General Health

Can A Mosquito Kill?: All You Need To Know About Malaria And Its Prevention

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Malaria is a disease that hardly demands any introduction in India. Until recently, it used to be a seasonal occurrence, i.e., infections would rise during certain months of the year and then ebb away. However, thanks to climate change, malaria has now become a health crisis that affects people throughout the year. 

Despite the danger posed by this deadly disease, public awareness about it continues to remain low. This World Malaria Day, we thought of addressing the masses by highlighting some of the gaps in public understanding about malaria in detail below. 

How do mosquitoes spread malaria?

Malaria infection occurs when a female Anopheles mosquito carrying a Plasmodium parasite bites an individual. P. vivax, P. ovale, P. malariae, P. falciparum, and P. knowlesi are the five types of parasites that can cause malaria in humans. The parasite can enter your body through a bite from an infected mosquito and stays in the liver for 5 to 14 days to mature. Once matured, the parasite enters the red blood cells (RBCs) and multiplies rapidly, making them burst open. 

This process continues and triggers the symptoms associated with malaria. Without timely treatment, the condition can result in severe health outcomes and, possibly, death. 

Can malaria occur without a mosquito bite?

Yes! Malaria parasite can also enter your bloodstream via:

  • Blood transfusion
  • Use of infected needles or syringes
  • Organ transplant

Newborns can also contract the disease from their mothers at the time of delivery. This is known as congenital malaria.  

What are the signs of malaria?

Malaria symptoms usually become noticeable within 10 to 30 days following the infection. However, in rare cases, one may not experience symptoms for upto a year. The delayed onset of symptoms in such cases is generally attributed to the ability of malarial parasites to remain dormant for extended periods of time. Meanwhile, some of the common malaria symptoms are:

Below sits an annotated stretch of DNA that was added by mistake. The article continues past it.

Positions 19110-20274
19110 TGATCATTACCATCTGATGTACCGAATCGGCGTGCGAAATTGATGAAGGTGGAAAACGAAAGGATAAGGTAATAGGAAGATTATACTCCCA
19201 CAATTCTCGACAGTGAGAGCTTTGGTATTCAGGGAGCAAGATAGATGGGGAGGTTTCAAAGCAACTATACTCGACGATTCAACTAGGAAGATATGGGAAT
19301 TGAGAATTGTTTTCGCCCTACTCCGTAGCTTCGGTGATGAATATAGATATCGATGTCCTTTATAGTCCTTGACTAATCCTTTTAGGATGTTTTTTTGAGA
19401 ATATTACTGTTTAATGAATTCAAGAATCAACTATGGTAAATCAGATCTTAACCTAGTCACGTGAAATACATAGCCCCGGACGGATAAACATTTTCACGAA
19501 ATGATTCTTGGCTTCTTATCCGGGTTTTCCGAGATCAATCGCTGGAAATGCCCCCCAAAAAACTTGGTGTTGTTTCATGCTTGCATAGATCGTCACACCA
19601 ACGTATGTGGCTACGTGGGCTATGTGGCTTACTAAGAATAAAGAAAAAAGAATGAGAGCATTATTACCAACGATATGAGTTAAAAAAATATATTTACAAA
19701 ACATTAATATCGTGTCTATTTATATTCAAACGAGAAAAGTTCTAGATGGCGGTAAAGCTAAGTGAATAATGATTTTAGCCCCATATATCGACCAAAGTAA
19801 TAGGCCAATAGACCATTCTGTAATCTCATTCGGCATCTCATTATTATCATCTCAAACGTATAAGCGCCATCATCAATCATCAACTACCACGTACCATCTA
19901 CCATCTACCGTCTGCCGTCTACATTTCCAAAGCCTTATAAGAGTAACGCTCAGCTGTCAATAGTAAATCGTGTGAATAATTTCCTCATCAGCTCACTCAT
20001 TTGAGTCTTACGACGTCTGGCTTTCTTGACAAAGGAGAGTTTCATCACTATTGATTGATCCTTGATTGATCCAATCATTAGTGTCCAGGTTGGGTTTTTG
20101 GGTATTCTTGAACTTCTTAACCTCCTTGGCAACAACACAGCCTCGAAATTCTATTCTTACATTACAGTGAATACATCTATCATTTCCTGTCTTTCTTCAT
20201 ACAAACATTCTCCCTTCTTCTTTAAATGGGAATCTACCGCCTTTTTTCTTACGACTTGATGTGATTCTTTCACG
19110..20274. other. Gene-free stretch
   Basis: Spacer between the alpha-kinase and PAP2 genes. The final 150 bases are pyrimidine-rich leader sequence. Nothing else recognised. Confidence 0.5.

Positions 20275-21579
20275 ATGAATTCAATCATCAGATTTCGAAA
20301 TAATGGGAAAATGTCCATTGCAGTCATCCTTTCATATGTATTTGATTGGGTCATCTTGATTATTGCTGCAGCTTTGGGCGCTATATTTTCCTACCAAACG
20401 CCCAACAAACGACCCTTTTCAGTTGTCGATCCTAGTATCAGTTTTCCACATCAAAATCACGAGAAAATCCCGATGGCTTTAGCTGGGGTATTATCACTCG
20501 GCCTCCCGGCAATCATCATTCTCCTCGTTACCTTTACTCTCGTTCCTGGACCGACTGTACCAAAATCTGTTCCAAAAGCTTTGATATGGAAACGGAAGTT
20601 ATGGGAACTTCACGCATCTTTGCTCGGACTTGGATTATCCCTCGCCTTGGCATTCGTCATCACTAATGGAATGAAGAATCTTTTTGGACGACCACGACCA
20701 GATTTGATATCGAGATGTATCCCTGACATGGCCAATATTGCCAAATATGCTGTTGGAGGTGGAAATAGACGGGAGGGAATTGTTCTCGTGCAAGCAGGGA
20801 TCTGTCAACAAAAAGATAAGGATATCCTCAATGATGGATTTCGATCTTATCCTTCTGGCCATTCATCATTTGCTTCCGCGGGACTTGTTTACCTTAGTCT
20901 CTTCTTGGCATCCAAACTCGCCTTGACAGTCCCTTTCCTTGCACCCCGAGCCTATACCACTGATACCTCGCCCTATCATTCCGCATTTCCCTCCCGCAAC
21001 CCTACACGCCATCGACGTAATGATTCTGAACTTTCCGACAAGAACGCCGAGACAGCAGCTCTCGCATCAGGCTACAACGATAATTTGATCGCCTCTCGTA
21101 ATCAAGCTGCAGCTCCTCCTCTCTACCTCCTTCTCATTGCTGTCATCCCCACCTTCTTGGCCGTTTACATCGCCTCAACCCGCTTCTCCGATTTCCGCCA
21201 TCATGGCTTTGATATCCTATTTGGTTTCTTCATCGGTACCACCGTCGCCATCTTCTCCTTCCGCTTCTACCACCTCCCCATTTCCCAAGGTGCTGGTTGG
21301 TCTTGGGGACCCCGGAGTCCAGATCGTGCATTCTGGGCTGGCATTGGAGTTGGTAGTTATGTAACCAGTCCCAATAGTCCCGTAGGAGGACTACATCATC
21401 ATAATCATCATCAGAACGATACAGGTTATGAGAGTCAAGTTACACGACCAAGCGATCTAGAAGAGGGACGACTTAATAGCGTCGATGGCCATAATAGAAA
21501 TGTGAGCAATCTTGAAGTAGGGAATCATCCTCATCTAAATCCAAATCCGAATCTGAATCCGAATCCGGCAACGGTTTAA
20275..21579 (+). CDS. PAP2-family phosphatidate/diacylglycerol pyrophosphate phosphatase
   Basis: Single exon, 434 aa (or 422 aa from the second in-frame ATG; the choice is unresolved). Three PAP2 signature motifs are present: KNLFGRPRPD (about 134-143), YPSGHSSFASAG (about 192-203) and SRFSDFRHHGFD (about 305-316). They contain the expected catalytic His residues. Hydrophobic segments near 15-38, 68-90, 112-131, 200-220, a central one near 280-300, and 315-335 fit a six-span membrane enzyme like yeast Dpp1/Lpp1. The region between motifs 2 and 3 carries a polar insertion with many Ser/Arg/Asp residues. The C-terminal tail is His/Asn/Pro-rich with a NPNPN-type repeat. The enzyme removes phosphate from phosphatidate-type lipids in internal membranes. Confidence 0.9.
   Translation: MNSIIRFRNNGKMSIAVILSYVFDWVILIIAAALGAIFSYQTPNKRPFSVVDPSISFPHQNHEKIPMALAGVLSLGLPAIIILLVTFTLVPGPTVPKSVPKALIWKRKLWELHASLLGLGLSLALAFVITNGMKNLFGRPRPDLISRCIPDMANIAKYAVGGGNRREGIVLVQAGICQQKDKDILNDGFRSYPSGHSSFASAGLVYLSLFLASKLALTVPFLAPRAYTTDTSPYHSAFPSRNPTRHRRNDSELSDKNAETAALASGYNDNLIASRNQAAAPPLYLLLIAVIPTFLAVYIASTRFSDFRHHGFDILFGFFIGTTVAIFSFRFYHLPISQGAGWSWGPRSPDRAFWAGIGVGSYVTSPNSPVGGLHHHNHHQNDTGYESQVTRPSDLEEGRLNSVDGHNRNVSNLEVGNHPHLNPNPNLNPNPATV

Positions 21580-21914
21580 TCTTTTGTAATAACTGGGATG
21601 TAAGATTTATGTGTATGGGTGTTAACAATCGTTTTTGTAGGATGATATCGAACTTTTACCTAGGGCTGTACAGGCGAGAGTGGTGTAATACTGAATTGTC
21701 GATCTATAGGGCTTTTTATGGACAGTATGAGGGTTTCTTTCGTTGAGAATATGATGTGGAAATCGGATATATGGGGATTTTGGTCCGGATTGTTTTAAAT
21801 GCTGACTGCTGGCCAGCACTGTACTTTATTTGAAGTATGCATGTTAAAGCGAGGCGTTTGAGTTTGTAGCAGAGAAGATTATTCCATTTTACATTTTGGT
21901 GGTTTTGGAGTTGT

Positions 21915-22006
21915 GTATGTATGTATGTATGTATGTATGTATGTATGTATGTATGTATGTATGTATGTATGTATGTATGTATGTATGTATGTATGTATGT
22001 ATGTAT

• Fatigue
  • Consistent feeling of discomfort
  • Headache
  • Chills
  • Cough
  • Nausea
  • Fever
  • Diarrhoea
  • Muscle pain
  • Joint pain

fever with chills

Who is at high risk?

Malaria can affect anyone, especially those living in tropical countries such as India. The risk of severe disease is specifically high in infants and young children, the elderly, and pregnant women.

How is malaria treated?

Prompt diagnosis and proper treatment can help people with malaria make full recovery in no time. The treatment of malaria aims at killing the malaria parasite. The most commonly used anti-malarial drugs include chloroquine phosphate, hydroxychloroquine,  primaquine, atovaquone-proguanil, and quinine sulfate with doxycycline.

What happens if malaria goes untreated?  

Unless treated on time, malaria can trigger several life-threatening complications including: 

  • Cerebral malaria (causes swelling in the brain)
  • Pulmonary oedema (causes a buildup of fluid in the lungs)
  • Kidney or liver failure
  • Anaemia (low count of red blood cells)
  • Hypoglycemia (low blood sugar)

Can malaria be prevented?

It goes without saying that avoiding mosquito bites is the most effective way of preventing malaria. Other preventive measures that may reduce the risk of mosquito bites are:  

  • Wear full sleeve shirts and long pants to cover your skin.
  • Drain out stagnant water, especially during the summer and rainy seasons.
  • Apply mosquito repellent with 20 to 30% DEET or 20% Picaridin to protect the exposed skin, except the face.
  • Keep the doors and windows closed in the evening.
  • Use mosquito nets at night.
  • Spray mosquito repellent in all corners of your room or apply mild repellents to your clothes. 
  • Take anti-malaria tablets when travelling to high-risk areas.

bed net malaria

Recently, the World Health Organization approved RTS, S - the first vaccine for malaria. While the vaccine has an efficacy rate of only 56%, it is believed to be effective in preventing severe malaria. So far, RTS, S has only been approved for inoculating children in some African countries. The vaccine is yet to get a nod from drug regulatory authorities for use in India. Meanwhile, following preventive measures can help lower your risk of getting affected by malaria in the first place. 


General Health

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